Irish election: Sinn Fein claims victory after securing largest tally in popular vote

Mary Lou McDonald's party shakes up Ireland's two-party system by winning second-highest number of seats 

Rory Sullivan
Tuesday 11 February 2020 11:01
Sinn Fein top the first preferences in Irish General Election

Sinn Fein’s leader has said she can be the next taoiseach, after her party won the election’s popular vote and almost gained the most seats in Ireland’s next parliament.

The party, led by Mary Lou McDonald, won 37 seats compared to Fianna Fail’s 38 in Saturday’s election.

However, the two parties were effectively tied on the same number of seats, as the Fianna Fail speaker was re-elected without contest.

Although it did not gain the most seats, Sinn Fein succeeded in shaking up a political system long dominated by two parties, Fianna Fail and Fine Gael.

Sinn Fein might have won even more seats if it had fielded more candidates, with some suggesting it could have gained an additional 11.

Taoiseach Leo Varadkar's Fine Gael had one of its worst ever results, placing third and winning only 35 seats.

Hours before counting ended early on Tuesday morning, Ms McDonald said: “"I may well be the next taoiseach, yes."

She later said: "I think it would be a mighty thing to have a Sinn Fein taoiseach and also a woman perhaps in the job but you might say 'she would say that wouldn't she?"'

Under the single transferable vote system, Ms McDonald’s party received the highest vote share on first preference at 24.5 per cent, with Fianna Fail and Fine Gael trailing behind on 22.2 per cent and 20.9 per cent respectively.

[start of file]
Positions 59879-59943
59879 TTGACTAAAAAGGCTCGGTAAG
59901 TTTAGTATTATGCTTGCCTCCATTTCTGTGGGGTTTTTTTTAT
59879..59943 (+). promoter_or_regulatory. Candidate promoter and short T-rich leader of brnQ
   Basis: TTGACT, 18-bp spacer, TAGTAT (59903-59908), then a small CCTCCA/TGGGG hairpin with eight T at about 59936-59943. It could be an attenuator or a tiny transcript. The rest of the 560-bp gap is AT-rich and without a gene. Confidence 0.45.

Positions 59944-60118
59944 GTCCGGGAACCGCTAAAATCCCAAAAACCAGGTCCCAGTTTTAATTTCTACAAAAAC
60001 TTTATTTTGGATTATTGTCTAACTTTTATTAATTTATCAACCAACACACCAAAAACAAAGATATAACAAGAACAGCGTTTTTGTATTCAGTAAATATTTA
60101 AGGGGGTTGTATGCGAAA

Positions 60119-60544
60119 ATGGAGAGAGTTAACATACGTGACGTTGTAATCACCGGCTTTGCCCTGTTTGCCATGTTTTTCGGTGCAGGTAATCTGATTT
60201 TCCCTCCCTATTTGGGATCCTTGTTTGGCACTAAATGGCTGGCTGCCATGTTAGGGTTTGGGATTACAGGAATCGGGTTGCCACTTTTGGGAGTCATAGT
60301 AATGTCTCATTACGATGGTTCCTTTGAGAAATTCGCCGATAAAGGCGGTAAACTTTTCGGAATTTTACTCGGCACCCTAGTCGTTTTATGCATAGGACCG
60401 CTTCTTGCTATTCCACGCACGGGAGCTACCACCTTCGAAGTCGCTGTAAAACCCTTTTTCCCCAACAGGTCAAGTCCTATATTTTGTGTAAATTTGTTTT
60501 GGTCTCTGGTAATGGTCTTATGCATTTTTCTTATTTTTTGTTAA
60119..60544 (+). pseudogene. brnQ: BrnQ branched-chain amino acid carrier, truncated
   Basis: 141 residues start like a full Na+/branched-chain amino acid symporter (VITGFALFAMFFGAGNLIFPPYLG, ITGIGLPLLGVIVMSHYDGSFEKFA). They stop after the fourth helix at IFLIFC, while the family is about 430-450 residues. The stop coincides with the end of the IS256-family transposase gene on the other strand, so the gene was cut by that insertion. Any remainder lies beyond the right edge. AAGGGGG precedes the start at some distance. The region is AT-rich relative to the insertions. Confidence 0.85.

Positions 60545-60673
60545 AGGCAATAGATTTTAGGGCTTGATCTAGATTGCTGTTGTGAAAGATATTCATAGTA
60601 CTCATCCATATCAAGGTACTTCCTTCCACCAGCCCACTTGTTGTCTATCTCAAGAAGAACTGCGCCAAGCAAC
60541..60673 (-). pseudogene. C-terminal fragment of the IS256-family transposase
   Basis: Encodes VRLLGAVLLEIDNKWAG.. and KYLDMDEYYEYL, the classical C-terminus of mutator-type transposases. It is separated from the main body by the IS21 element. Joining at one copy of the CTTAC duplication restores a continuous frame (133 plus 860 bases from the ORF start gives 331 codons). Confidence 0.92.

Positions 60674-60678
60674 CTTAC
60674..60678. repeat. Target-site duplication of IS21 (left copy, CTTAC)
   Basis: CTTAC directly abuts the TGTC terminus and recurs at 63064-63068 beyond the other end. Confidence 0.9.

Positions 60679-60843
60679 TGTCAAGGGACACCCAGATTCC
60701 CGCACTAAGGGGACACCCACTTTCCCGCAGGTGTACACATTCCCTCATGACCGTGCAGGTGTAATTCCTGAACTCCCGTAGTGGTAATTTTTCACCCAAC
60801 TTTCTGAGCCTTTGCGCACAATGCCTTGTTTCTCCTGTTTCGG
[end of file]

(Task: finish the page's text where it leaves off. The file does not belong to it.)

Despite winning the popular vote, Sinn Fein’s place in the next government is far from certain.

As all three major parties fell short of the 80 seats needed for a Dail majority, some form of coalition government is necessary.

Ms McDonald wants to form a coalition of left-wing parties and independents, without the involvement of centre right Fianna Fail and Fine Gael.

However, this alliance may well not have the numbers to succeed.

A coalition of Fianna Fail, Sinn Fein and the Green Party, which has 12 seats, is seen as another potential option.

This would require Fianna Fail to renege on its pledge not to do business with Sinn Fein.

Jim O'Callaghan, a Fianna Fail politician, said on Monday that his party’s leader, Micheal Martin, had not changed his stance regarding Sinn Fein.

Mr Martin, however, refused to repeat this pre-election pledge on Monday.

Another possibility, albeit unlikely, is for Fianna Fail and Fine Gael to form a “grand coalition” with some other smaller party or grouping.

Meanwhile, Ms McDonald has said her party would try to form a “people’s government” and tackle crises in health and housing.

"This election has certainly been seismic and historic, it's been an election that's really been driven by a demand for change by the people," she said.

The final distribution of the 160 seats is Fianna Fail 38, Sinn Fein 37, Fine Gael 35, Greens 12, Labour 6, Social Democrats 6, Solidarity/People Before Profit 5, Aontu 1, Independents4Change 1 and independents 19.

Additional reporting from the Press Association

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